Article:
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Friday, March 11, 2011

Gordon S. Wood on John Adams and Benjamin Franklin: Founding Fathers fall out in Paris

This month John Adams joins the ranks of Founding Fathers published by The Library of America. The two volumes of his Revolutionary Writings confirm editor Gordon S. Wood’s contention that “none of the other Founders passed on such a rich and revealing body of documents as Adams did.” This is particularly true about Adams’s dramatic—and colorful—reversal of feelings concerning fellow colonial leader Benjamin Franklin. Almost thirty years younger, Adams grew up admiring Franklin and worked closely and effectively with him in the Continental Congress in Philadelphia from 1774 through 1776. But living together in a chateau outside Paris as part of the American diplomatic delegation to France in 1778 magnified their considerable differences in working habits, lifestyle, and philosophy.

Gordon S. Wood reflects on Adams and Franklin in his exclusive interview with The Library of America.
LOA: Adams had occasion to work closely with Franklin, Jefferson, and Washington in the Continental Congress—and even more closely with Franklin and Jefferson on his diplomatic missions abroad. What portraits of the other Founders emerge from Adams’s writings? How accurate or skewed do you think they are?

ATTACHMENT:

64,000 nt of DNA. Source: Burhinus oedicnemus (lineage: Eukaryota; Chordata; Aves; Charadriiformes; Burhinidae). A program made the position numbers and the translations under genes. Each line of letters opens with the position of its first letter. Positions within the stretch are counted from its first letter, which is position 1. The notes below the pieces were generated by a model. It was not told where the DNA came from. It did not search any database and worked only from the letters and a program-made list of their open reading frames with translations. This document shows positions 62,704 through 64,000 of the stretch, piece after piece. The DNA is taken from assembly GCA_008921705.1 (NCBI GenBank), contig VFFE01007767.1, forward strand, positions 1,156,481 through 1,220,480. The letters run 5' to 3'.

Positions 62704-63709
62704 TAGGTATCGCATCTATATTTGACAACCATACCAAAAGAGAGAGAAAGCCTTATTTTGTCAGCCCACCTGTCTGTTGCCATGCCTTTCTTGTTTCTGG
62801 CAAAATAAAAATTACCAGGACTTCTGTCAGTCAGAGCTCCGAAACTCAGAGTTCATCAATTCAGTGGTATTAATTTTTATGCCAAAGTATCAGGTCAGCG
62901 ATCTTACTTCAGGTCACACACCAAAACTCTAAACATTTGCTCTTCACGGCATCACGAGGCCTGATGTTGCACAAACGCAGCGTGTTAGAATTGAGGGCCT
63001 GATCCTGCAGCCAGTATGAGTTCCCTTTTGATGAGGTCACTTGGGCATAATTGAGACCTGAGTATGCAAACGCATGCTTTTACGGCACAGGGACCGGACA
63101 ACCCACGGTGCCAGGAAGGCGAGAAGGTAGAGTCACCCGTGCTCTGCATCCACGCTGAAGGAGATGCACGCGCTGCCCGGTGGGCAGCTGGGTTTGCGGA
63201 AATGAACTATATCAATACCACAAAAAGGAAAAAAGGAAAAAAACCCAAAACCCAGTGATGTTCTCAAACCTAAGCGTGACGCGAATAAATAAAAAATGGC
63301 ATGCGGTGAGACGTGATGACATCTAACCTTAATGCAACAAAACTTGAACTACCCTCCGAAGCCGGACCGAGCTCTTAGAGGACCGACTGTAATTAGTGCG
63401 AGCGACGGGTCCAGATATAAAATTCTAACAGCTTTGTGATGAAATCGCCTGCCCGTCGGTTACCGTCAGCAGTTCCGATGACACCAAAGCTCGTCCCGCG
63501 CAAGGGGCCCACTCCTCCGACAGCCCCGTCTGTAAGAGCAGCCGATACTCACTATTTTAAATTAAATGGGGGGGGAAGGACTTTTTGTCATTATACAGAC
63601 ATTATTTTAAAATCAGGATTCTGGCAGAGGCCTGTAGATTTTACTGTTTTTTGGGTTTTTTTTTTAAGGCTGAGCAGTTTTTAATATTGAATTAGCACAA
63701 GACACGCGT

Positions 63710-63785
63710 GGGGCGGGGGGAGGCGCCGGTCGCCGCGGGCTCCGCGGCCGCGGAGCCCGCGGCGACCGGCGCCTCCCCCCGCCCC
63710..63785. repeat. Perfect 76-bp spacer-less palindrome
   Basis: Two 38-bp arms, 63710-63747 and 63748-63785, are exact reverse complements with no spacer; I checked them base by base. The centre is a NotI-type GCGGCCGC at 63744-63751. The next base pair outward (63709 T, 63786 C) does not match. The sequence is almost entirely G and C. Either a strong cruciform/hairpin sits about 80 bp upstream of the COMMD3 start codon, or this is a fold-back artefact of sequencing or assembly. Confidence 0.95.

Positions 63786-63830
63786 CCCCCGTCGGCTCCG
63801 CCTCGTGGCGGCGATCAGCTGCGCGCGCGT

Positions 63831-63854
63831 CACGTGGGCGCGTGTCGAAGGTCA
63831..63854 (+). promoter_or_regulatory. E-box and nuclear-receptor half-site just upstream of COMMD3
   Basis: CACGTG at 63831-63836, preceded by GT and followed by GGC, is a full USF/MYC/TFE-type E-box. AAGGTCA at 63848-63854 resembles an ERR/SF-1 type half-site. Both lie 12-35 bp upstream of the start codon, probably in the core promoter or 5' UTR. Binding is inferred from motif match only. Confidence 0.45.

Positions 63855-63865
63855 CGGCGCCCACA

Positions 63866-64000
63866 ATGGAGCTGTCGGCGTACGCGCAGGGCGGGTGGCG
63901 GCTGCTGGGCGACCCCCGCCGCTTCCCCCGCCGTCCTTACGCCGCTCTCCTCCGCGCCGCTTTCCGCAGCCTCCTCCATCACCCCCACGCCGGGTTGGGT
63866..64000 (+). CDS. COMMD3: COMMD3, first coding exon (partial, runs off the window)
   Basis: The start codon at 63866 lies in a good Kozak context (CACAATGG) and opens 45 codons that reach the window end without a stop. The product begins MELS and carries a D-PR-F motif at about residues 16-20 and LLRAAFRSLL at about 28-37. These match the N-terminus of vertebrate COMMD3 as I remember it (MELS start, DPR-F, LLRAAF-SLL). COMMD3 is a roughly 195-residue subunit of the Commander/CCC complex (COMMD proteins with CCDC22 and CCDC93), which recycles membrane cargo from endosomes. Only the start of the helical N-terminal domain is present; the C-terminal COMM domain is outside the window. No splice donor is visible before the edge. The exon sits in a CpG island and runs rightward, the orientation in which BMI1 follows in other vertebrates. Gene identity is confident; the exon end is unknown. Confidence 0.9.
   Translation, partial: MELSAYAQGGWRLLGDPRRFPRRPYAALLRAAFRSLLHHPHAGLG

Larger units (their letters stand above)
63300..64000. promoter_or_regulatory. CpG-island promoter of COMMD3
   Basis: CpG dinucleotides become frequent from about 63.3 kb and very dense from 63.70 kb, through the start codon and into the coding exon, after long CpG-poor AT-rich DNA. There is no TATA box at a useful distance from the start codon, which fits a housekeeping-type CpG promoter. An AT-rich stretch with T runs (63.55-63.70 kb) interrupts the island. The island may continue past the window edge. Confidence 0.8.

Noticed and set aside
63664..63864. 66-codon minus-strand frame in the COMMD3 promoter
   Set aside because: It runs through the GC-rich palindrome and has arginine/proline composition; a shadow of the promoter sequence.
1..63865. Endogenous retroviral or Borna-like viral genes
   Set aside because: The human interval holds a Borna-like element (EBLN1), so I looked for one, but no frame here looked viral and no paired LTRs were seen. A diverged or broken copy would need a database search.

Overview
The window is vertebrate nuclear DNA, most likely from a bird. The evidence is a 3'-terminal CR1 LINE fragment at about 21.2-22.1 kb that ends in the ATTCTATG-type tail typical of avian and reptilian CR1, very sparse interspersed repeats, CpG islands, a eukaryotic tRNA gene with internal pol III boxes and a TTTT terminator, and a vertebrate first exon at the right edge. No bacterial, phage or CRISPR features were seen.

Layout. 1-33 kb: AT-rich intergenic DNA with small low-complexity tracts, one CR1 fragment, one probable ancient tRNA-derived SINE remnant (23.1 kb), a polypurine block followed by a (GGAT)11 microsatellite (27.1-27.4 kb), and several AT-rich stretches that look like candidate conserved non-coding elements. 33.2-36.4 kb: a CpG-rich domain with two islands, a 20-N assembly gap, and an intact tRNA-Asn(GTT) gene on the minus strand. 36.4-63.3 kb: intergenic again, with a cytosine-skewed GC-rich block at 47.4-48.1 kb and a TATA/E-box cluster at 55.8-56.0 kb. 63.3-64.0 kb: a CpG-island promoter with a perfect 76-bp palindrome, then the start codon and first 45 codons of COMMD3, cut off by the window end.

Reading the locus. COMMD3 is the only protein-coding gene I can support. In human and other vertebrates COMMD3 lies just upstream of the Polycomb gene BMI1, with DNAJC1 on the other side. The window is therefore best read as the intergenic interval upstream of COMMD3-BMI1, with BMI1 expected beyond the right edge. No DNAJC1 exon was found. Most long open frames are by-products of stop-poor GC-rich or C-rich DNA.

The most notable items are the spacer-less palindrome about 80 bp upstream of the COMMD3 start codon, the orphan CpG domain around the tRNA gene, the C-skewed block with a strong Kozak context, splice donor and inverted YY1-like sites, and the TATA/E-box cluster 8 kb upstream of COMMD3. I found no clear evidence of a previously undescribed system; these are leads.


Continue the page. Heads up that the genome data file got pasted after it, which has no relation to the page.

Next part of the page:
Wood: Actually I think his descriptions of the personalities of Franklin and Jefferson and others were pretty accurate. It is only when he felt he was wronged by them that he lets loose his anger and resentment. He is impressed with Jefferson’s learning, but noted his silence during the debates in the Congress: “I never heard him utter three Sentences together.” His description of Franklin in a letter to Abigail in 1775 is laudatory. Only when he experiences all the adulation paid to Franklin in Paris does he begin to change his tune. Franklin may be a great philosopher, he told his diary in 1779, but “as a Legislator in America he has done very little.” By 1782 he had come to feel for Franklin “no other sentiments than Contempt or Abhorrence.”

LOA: Benjamin Franklin once described Adams as a man who “means well for his Country, is always an honest Man, often a Wise One, but sometimes and in some things, absolutely out of his senses.” Does this description tell us more about Adams—or Franklin?

Wood: Adams never hid his jealousy and resentment of the other Founders, especially Benjamin Franklin. In 1782 he wrote to an English friend about Franklin, who, he said, “must make himself a Man of Consequence by piddling with Men who had no title. . . . But thus it is, that Men of great Reputations may do as many Weak Things as they please, and to remark their Mistakes is to envy them. . . . His base jealousy of me and Sordid Envy of my commission for making Peace . . . have Stimulated him to attempt an assassination upon my character.” Franklin no doubt knew of Adams’s opinion of him, but what probably led to Franklin’s remark was Adams’s letters to the chief French minister, the Comte de Vergennes, in which he repeatedly lectured him on how he ought to treat the United States.
Read the entire interview (PDF).

Previous Reader’s Almanac posts of interest:
Related LOA works: John Adams: Revolutionary Writings 1755-1775; John Adams: Revolutionary Writings 1775-1783; Founding Fathers Set (12 volumes—plus a free book)

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